We Don't Know We Don't Know is sectioned according to the Rumsfeldian quartet (though the second section, Known Unknowns, is made entirely of the long poem "Will There Be More Than One 'Questioner'?"), and a good chunk of the poems feature either a Rumsfeld quotation at their start or, more startling, a passage from Pliny the Elder. Side-by-side, Pliny's observations about the natural world and how it's apprehended form a pleasing dialogue with Rumsfeld's lines about the tricky linguistic horrors of the war in Iraq (though Lantz's politics don't color the poetry; dogma is, in fact, absent, and, regardless of how one feels about the war, it's impossible not to be a little mesmerized by Rumsfeld's linguistics). Against these two questioning guides, eons apart, the poems probe at ideas of memory and knowledge, returning always to the slipperiness inherent in ever truly knowing anything. The opening lines of "List of Things We Know" acknowledge just how slippery is the slope:

40% of all
births are
10% of all
are births.

The Lightning That Strikes the Neighbors' House is divided into three parts, structured almost as a trip—it starts with the Joyce Carol Oats-ian "Where You Are, Where You've Been, Where You're Going," heads through "What Land of Milk and Honey," and ends with "Back to Earth Unharmed." Rumsfeld and Pliny are gone; in their place are Bible stories, myths, paintings, national parks, newspaper headlines, films of Bigfoot, and Jimi Hendrix. In place of We Don't Know’s long "Questioner," there's "The History of Fire," a seven-page whopper that establishes that the reader and the world of the poems are within history (and, therefore, inherently obscured):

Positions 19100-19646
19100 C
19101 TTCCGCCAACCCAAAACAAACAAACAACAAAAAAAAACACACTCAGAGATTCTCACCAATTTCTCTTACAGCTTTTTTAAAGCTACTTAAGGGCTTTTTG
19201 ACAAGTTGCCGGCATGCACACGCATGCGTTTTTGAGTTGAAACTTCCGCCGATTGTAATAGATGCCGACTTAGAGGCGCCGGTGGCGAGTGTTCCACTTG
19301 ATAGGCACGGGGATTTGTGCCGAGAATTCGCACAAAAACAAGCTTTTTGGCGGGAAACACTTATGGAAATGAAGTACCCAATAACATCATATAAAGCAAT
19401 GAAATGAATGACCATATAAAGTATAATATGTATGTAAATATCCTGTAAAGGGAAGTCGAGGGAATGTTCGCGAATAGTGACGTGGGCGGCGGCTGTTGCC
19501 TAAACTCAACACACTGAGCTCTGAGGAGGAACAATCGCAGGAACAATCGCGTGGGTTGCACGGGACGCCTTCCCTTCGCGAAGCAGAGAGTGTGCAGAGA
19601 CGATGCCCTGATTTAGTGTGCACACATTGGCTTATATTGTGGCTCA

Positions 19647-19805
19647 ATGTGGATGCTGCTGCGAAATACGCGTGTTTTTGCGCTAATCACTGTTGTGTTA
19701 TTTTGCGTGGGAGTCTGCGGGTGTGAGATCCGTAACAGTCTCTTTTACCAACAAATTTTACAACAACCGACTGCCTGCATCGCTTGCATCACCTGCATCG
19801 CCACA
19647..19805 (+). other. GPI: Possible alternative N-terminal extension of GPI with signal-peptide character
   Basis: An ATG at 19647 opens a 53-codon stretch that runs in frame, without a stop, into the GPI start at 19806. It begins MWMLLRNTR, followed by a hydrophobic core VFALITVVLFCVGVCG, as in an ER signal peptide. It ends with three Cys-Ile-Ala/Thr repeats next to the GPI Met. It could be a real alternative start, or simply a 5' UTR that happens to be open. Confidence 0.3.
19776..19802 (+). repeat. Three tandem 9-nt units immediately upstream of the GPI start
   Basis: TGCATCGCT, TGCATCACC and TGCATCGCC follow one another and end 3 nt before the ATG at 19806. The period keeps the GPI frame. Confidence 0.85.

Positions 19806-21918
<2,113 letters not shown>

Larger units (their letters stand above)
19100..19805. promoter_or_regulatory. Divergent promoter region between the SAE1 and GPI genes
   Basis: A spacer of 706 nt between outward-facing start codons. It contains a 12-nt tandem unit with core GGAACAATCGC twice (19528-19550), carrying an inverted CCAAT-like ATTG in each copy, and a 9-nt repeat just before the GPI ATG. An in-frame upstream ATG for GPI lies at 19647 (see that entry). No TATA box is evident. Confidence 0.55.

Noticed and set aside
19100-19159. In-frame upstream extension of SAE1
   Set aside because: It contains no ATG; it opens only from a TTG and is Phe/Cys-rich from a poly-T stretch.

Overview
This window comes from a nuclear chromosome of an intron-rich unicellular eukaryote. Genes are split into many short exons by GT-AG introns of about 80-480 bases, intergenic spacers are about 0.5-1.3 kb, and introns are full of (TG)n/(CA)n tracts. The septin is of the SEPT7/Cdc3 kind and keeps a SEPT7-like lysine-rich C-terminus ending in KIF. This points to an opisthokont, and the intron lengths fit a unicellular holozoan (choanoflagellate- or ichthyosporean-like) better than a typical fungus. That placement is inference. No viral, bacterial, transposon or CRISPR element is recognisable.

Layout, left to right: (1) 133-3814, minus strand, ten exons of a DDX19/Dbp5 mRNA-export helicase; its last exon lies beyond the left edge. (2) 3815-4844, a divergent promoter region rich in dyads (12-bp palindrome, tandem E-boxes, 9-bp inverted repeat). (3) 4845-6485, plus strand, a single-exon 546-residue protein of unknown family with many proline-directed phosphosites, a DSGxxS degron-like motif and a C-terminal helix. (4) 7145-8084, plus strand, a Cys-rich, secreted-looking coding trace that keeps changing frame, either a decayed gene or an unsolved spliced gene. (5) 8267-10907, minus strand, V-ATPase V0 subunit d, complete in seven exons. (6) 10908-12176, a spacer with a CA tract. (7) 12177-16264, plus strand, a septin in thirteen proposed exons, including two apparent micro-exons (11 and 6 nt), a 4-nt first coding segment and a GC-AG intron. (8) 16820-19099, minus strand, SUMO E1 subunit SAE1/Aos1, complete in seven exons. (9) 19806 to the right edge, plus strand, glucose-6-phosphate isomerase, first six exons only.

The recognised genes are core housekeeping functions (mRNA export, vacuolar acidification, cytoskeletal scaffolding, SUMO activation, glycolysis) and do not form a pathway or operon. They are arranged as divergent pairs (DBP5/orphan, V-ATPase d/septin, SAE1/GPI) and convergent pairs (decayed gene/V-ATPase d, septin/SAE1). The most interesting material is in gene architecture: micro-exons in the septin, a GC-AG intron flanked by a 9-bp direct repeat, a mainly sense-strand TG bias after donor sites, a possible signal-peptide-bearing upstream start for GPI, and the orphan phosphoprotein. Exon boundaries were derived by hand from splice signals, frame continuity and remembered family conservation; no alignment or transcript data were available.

for hours, the train

glides through the smoke, and this
makes it easy to forget where you are,

where you've been, and where you're going.

Nick Lantz's two debut books establish him as a major new poet, and his willingness to challenge form and narrative identity is laudable. Regardless of the occasional haunted feel of certain of his poems, both books are testament to someone deeply engaged with trying to come to some meaningful and stable system through which to understand, apprehend, and appreciate the world.

Click here to purchase The Lightning That Strikes the Neighbors' House at your local independent bookstore
Purchase this book at your local independent bookstore.
Click here to purchase We Don't Know We Don't Know at your local independent bookstore
Purchase this book at your local independent bookstore.

Rain Taxi Online Edition, Summer 2010 | © Rain Taxi, Inc. 2010

DRIVE BY: Shards and Poems

John Bennett
Lummox Press ($15)

by Stephan Delbos

In his poem “A Sick Child,” Randall Jarrell wrote, “If I can think of it, it isn’t what I want”—a line which should serve as a sterling example to young poets seeking words. John Bennett, who has published more than twenty-five collections of poetry since 1975, is not a young poet, but his latest book shows the fruits of a lifetime of observation and writing, and the best of the poems charge off the page with the urgency of immediate experience. Though some of the poems seem too easily arrived at, as if Bennett had wanted only what he could think of, they gather momentum en masse, and the collection picks up speed as one becomes familiar with the paths and destinations of Bennett’s aesthetic.